There were no explosions this time round, as a slow-burner of an episode revelled in building tension and indulging in a little bit of feel-good fan service. And it all happened in Winterfell.

There’s a lot to cover here, so we’re going to be as succinct as possible.


Jaime vs Everyone

Jaime arrived in Winterfell with no army, and everyone in the room has a reason to want to kill him. Dany and Sansa took the lead in expressing their desire to separate Jaime’s head from his neck, resulting in Tyrion doing his best to vouch for his brother.

Dany already has more reasons to distrust Tyrion after his series of errors and his naivety in thinking Cersei would actually send troops. Standing up for his brother probably didn’t help matters.

Step forward, Lady Brienne Of Tarth.

Brienne, having pledged her life to Sansa, decides to step in and also vouch for Jaime, revealing the oath he had made to Catelyn (all the way back in Season 2) and what he did to make that happen. She neatly summarises Jaime’s character arc across the show’s seasons in less than five lines - which is enough for Sansa.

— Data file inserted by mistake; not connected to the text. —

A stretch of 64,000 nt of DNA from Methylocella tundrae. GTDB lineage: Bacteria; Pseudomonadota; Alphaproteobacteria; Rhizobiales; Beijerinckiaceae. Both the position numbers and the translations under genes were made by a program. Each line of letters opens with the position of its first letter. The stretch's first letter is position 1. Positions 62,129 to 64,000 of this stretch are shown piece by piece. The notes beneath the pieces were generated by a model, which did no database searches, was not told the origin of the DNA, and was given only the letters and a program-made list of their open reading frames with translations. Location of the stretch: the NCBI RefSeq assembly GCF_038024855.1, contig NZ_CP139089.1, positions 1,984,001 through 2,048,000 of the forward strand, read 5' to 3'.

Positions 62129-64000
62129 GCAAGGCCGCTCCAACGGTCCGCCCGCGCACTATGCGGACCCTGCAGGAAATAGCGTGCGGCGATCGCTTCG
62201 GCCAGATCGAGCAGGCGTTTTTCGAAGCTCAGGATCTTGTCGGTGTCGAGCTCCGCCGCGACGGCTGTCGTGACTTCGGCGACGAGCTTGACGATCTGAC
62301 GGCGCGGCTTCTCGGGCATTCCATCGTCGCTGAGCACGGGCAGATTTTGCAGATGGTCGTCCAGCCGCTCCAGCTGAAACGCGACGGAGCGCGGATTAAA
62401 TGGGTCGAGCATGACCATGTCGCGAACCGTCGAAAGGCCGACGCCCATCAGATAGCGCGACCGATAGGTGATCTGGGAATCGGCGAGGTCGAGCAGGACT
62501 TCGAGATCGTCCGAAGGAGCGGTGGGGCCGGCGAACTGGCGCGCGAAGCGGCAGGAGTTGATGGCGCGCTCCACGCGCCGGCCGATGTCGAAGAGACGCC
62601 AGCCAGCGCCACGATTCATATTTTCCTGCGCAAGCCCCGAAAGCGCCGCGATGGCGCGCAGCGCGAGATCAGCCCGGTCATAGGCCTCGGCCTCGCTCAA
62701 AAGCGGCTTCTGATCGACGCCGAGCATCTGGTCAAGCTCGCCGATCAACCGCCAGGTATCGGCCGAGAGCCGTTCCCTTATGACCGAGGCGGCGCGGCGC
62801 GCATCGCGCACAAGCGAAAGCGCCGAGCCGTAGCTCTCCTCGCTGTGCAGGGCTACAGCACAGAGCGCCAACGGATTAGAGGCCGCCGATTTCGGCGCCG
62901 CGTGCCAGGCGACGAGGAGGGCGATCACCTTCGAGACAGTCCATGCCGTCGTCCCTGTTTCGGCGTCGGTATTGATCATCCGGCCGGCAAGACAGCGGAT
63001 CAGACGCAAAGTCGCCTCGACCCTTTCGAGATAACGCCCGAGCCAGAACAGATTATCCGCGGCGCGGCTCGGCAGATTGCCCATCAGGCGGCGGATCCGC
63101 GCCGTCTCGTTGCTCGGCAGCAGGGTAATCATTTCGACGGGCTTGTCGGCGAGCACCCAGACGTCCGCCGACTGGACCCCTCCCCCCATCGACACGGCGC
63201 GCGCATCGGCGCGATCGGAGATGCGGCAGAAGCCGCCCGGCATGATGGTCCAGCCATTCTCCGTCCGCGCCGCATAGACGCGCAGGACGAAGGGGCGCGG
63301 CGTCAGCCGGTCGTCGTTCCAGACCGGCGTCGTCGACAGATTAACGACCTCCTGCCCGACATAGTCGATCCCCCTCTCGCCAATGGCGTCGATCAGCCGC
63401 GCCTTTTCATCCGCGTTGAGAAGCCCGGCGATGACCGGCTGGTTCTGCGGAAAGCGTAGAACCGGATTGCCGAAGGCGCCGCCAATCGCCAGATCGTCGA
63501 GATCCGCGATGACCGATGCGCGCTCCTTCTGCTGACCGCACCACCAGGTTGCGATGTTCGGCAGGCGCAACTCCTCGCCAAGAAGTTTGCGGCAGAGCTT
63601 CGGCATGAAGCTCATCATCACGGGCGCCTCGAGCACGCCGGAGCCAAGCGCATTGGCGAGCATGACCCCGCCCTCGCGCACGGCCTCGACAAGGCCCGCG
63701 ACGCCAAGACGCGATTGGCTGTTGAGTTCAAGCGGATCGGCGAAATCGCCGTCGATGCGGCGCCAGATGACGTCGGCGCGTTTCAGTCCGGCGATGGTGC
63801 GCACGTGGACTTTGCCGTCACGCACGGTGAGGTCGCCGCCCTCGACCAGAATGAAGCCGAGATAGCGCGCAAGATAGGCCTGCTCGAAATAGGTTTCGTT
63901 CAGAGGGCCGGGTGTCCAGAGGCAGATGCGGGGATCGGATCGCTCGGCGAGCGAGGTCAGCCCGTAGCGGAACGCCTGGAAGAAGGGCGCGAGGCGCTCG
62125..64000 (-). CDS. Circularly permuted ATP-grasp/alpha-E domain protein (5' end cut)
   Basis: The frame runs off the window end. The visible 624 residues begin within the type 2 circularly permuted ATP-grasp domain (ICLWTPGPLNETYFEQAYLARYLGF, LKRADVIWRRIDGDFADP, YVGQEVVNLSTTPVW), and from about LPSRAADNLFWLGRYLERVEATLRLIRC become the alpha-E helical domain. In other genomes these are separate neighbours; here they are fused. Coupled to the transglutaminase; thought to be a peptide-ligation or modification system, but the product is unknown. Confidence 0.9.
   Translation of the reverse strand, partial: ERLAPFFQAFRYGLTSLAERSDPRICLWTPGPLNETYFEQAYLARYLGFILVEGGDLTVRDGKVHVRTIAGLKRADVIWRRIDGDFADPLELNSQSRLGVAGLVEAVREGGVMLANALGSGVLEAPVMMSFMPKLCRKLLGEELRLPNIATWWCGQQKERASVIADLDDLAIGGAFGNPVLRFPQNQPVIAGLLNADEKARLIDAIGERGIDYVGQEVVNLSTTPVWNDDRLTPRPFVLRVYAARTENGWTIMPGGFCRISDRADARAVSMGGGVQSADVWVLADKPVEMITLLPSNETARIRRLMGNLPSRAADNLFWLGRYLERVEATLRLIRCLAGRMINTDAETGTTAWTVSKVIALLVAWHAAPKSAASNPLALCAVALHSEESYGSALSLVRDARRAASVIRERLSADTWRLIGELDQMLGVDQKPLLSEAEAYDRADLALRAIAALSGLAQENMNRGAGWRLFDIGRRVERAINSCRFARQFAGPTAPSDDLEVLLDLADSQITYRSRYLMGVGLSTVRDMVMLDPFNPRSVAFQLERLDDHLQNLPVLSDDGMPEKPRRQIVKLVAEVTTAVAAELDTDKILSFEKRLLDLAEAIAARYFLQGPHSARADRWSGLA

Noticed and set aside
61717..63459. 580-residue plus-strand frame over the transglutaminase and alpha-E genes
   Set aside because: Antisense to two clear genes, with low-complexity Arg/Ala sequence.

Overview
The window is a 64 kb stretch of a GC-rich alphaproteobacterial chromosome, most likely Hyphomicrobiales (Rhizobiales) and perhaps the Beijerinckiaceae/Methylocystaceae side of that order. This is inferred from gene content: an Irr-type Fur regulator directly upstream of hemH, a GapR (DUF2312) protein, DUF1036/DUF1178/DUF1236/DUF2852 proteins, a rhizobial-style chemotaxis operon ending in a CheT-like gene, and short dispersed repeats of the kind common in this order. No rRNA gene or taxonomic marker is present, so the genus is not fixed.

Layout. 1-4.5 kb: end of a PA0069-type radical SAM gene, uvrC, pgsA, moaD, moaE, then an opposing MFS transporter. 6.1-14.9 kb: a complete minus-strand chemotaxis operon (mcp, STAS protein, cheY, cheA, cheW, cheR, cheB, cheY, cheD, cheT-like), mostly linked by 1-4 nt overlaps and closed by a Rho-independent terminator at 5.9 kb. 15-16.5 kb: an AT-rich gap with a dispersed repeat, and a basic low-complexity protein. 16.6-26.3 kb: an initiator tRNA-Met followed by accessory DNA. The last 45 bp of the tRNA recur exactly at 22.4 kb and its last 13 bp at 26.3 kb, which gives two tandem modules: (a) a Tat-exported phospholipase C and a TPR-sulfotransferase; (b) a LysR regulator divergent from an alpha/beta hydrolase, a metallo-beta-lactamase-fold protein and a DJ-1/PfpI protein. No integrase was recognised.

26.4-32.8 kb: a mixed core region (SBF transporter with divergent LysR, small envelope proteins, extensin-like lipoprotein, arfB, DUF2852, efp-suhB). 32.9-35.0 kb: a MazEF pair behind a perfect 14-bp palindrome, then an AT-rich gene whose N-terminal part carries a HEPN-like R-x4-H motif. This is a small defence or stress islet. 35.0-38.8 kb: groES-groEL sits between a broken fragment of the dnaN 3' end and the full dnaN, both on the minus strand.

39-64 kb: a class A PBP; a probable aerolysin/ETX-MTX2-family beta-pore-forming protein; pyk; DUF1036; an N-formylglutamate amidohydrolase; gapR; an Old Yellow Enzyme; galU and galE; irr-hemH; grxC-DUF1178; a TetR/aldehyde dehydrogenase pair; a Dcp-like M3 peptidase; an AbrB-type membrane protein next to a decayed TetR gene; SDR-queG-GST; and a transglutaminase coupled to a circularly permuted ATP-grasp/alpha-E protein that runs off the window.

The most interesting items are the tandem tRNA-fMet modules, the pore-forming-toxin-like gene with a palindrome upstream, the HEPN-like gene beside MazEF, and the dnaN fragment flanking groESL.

Lady Stark accepts Jaime’s pledge to fight for the living, visibly upsetting Dany in the process. And Jon? He just wants anyone that can swing a sword.

Dany vs Tyrion… And Sansa… And Jon…

Dany seemed to be on the warpath with everyone throughout this episode, even though (nominally) everyone is on her side.

First, throwing Tyrion under the wagon in front of Varys and Jorah - a crass display of her temper, with the petulance of youth present in her tantrum at Tyrion’s mistakes.

Tyrion, wisened as he is by being marinated in wine for most of the series, accepts that his position is tenuous - requiring Jorah to intervene on his behalf (without his knowledge) to remind Dany that owning and forgiving mistakes is a very important part of growth.

Dany and Sansa’s meeting in the dining hall of Winterfell started off brightly, as both women sought to bond over their common link - women leaders in a patriarchal world, stupid men in love and Jon. Dany does her best to reach out to Sansa, and she seems to respond in kind…until the question of the North and whom shall rule it after the Dead are dealt with is raised.

Instead of being diplomatic, Dany cannot hide her own discomfort at having the issue brought up right in her face. Sansa’s steely resolve in this scene is the best in the entire episode - showing us just how far she’s come - and revealing the possibility (in tandem with the Tyrion incident) that Dany is not the best candidate to rule the Seven Kingdoms.

Ah, Jon. Jon finally reveals his true heritage to Dany, who obviously finds the news unbelievable and shocking. It dawns on her that Jon/Aegon has a more legitimate claim to the throne than her - something which we don’t get to see her react to properly as the dead have arrived at Winterfell.

What will Dany do next?

The Blacksmith Warrior & The Assassin